The F-BAR Protein NOSTRIN Dictates the Localization of the Muscarinic M3 Receptor and Regulates Cardiovascular Function
Rationale: Endothelial dysfunction is an early event in cardiovascular disease and characterized by reduced production of nitric oxide. The F-BAR protein NOSTRIN is an interaction partner of endothelial nitric oxide synthase and modulates its subcellular localization but the role of NOSTRIN in pathophysiology in vivo is unclear.
Objective: We analyzed the consequences of deleting the NOSTRIN gene in endothelial cells on nitric oxide production and cardiovascular function in vivo using NOSTRIN knockout mice.
Methods and Results: The levels of nitric oxide and cGMP were significantly reduced in mice with endothelial cell-specific deletion of the NOSTRIN gene resulting in diastolic heart dysfunction. Additionally, systemic blood pressure was increased and myograph measurements indicated an impaired acetylcholine-induced relaxation of isolated aortic rings as well as resistance arteries. We found that the muscarinic acetylcholine receptor M3R interacted directly with NOSTRIN and the latter was necessary for correct localization of the M3R at the plasma membrane in murine aorta. In the absence of NOSTRIN the acetylcholine-induced increase in intracellular Ca2+ in primary endothelial cells was abolished. Moreover, the activating phosphorylation and Golgi translocation of endothelial nitric oxide synthase in response to the M3R agonist carbachol were diminished.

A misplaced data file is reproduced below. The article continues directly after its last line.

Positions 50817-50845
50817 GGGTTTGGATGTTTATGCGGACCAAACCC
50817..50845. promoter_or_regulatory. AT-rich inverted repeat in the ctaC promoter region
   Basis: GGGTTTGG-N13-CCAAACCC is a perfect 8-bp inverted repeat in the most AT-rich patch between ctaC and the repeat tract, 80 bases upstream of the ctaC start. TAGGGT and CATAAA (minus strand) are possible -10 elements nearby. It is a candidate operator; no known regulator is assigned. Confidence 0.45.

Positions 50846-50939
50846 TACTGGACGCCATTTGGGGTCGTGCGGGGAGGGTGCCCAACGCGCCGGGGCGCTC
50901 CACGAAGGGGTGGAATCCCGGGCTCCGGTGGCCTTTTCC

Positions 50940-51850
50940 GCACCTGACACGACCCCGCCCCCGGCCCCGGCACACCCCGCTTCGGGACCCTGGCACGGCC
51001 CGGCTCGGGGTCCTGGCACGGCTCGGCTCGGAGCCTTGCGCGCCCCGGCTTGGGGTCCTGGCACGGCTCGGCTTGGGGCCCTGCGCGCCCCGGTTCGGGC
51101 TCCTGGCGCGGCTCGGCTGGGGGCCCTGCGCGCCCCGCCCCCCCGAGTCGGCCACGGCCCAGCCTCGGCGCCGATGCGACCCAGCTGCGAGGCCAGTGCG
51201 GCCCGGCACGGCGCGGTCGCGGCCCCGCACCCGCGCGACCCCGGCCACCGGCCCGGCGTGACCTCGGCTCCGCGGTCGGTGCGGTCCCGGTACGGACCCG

Conclusions: NOSTRIN is crucial for the localization and function of the M3R as well as nitric oxide production. The loss of NOSTRIN in mice leads to endothelial dysfunction, increased blood pressure and diastolic heart failure.
- BAR domain protein
- G-protein coupled receptor
- animal model cardiovascular disease
- endothelial nitric oxide synthase
- G proteins
- Received February 5, 2015.
- Revision received July 9, 2015.
- Accepted July 10, 2015.